Managing Preschool Seperation Anxiety ~ Amanda Rock
It's the stuff broken hearts are made of. You, the parent of a preschooler dropping off your little one with a pit in your stomach, knowing what's coming next. Your child working himself into a fit, kicking, screaming and crying, not wanting you to leave him alone in this strange place. Preschool separation anxiety — you know it can't go on forever, but it sure feels like it lasts a lifetime.
The good news is that there is an end in sight. Employ these strategies to get rid of preschool separation anxiety, help your child relax and, believe it or not, learn to look forward to going to preschool every day.
Preventing Separation Anxiety in Preschoolers
Say goodbye. The simplest of the steps, it's also the hardest to do. But do it you must. Give your child a hug and a kiss, tell her you'll be back soon and then walk out the door. Don't delay, don't give her "one more minute," don't linger, hoping that she'll miraculously start smiling and laughing, happy to go and play with her preschool chums. You've brought her to preschool and now it's time to let her get to the business of being a preschooler.
Trust your child's teacher. Preschool teachers, even newly-minted ones, know kids. They've done this before and have many ways and methods in their bag of tricks to help calm your little one down. From redirecting to a new activity to simply giving your child a hug and offering comfort, preschool teachers are masters at knowing what works and what doesn't when it comes to making kids happy. You chose this preschool for a reason, let the staff prove that your instincts and research was well-founded.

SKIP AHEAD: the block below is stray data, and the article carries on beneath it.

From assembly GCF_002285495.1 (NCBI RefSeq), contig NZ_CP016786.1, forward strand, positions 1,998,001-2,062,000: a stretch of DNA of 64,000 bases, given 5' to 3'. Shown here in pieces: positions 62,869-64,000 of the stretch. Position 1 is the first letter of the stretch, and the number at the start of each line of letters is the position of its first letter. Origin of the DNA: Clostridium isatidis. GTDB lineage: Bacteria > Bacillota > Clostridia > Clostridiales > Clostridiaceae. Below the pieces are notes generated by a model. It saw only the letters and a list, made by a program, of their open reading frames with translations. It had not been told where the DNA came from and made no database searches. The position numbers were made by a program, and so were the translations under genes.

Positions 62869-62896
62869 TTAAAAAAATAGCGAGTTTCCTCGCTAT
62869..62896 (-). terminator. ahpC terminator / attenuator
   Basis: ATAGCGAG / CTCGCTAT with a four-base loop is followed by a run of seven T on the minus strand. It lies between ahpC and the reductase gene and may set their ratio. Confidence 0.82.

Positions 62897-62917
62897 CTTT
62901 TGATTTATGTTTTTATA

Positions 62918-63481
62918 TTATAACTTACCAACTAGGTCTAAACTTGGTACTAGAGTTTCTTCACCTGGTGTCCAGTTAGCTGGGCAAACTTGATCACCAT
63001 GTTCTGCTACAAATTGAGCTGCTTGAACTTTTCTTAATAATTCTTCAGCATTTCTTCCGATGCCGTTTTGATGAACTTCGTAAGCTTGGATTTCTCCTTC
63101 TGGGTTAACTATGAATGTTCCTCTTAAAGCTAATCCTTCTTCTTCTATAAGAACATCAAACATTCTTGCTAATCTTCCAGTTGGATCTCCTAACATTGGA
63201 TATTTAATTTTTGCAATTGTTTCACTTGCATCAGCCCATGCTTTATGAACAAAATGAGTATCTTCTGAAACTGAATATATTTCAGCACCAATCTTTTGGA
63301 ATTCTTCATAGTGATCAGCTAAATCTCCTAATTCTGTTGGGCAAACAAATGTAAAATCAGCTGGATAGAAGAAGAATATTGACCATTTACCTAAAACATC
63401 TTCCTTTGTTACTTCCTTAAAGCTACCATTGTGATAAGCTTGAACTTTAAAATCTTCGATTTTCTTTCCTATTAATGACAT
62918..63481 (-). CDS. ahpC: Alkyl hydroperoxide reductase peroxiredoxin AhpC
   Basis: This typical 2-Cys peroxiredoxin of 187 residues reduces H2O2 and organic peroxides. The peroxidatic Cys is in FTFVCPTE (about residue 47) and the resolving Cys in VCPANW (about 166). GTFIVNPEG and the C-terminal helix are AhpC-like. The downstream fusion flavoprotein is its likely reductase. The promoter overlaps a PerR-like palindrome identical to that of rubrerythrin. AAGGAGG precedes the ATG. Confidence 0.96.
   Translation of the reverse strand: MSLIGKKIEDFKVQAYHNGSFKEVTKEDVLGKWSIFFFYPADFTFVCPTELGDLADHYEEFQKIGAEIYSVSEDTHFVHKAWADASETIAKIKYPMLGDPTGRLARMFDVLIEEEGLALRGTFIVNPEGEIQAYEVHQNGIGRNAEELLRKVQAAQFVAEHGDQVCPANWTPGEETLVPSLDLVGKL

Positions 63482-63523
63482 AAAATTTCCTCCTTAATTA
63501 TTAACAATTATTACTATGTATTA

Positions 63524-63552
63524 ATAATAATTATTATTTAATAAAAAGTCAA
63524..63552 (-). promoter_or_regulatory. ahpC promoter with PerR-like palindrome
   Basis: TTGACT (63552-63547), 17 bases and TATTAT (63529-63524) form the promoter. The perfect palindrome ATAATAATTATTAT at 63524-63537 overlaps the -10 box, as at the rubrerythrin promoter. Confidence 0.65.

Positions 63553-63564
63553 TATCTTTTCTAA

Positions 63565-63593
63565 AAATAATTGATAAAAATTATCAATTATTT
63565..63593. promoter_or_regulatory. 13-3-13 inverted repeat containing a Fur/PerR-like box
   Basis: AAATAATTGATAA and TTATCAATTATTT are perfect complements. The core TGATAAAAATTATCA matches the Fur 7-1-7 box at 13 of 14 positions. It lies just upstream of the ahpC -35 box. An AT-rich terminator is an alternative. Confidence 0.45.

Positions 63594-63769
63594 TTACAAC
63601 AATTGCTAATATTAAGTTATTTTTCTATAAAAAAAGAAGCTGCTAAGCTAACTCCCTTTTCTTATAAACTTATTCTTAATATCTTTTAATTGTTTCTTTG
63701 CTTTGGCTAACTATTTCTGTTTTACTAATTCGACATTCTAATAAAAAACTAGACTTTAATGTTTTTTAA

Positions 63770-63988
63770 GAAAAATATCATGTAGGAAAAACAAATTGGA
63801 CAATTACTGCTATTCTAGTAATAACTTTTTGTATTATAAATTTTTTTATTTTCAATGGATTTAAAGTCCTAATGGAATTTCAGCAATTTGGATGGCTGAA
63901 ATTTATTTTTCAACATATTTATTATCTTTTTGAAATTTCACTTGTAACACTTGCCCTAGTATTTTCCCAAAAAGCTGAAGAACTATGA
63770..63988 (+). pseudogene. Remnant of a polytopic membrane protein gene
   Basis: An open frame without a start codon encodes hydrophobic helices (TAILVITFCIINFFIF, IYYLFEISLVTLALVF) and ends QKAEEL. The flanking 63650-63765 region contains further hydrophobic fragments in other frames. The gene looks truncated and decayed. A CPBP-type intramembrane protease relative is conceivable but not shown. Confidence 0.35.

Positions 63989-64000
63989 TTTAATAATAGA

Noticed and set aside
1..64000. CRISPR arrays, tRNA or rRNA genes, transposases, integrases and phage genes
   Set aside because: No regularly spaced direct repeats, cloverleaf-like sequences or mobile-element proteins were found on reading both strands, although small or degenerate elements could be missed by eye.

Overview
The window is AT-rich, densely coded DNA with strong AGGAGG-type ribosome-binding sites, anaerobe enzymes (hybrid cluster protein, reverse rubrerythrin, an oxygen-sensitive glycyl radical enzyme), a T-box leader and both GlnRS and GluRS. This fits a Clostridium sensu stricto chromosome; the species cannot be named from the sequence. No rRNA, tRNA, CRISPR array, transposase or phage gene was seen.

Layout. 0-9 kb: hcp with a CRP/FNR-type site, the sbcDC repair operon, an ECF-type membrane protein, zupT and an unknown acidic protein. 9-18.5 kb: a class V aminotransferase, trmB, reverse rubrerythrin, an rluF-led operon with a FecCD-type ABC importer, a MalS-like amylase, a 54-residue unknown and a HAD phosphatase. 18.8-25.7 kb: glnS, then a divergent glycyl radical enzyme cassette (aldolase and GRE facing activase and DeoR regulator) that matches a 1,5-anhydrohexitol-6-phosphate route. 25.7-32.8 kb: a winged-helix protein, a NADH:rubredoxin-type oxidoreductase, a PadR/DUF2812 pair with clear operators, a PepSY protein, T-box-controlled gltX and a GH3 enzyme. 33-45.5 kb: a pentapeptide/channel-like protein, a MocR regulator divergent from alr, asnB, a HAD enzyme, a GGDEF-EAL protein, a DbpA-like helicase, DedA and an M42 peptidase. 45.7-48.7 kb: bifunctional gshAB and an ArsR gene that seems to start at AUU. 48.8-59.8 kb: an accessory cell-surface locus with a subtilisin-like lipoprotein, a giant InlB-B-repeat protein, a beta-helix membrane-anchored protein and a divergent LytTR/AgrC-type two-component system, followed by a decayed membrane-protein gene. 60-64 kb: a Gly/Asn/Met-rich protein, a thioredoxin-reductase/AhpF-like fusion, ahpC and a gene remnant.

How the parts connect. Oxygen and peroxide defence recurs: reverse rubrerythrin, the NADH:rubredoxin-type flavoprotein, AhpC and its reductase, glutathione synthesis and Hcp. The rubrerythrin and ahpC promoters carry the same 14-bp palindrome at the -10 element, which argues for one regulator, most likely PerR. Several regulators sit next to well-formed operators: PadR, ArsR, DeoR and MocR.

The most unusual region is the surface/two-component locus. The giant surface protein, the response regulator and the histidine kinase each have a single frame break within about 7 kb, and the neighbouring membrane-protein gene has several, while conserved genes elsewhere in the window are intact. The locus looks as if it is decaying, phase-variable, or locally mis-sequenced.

Establish a goodbye routine. Preschoolers crave routine. By giving your child something he can count on, he's likely to go to the school that much more willingly. So come up with a couple of things that you do each time you say goodbye. Maybe it's a secret handshake or a special high-five. Maybe you kiss her chin or tweak her nose. Whatever it is, make it something special between the two of you and make sure you do it every single time.
Confront the problem head-on. Bribing your child to stay in school may work — temporarily. Sneaking out might make you feel better because you don't have to witness a meltdown. But the best way to cope with preschool separation anxiety is to just deal with it. The reality is, that within minutes of their parents' exit, most kids happily settle down and forget what all the fuss was about. And within days (sometimes weeks), the tearful goodbyes end. This is something the two of you must work through the right way together.
Try a change. It's a reality of parenthood. Kids often behave better for people other than their parents. If there's a relative, friend or neighbor that's game, let them handle the dropping off for a few days and see if there is a change in your child's behavior.
Enlist the help of home. The most important message to send your child is that you love them very much and that you are thinking of them often. Together, pick out something that your child can bring to school with them that reminds them of home — a small stuffed animal, a photo, even a smiley face drawn on their hand. It just needs to be something they can look at that will conjure up thoughts of you that also offers comfort.(Keep it reasonable — smaller than a breadbox and nothing that makes noise.)
Never let them see you sweat. Don't let your child see that their preschool separation anxiety is getting to you. Of course, this is hard on you, but you must never let your child see that. Smile, talk about how much fun she's going to have and then once you are out the door, call a friend to vent and cry.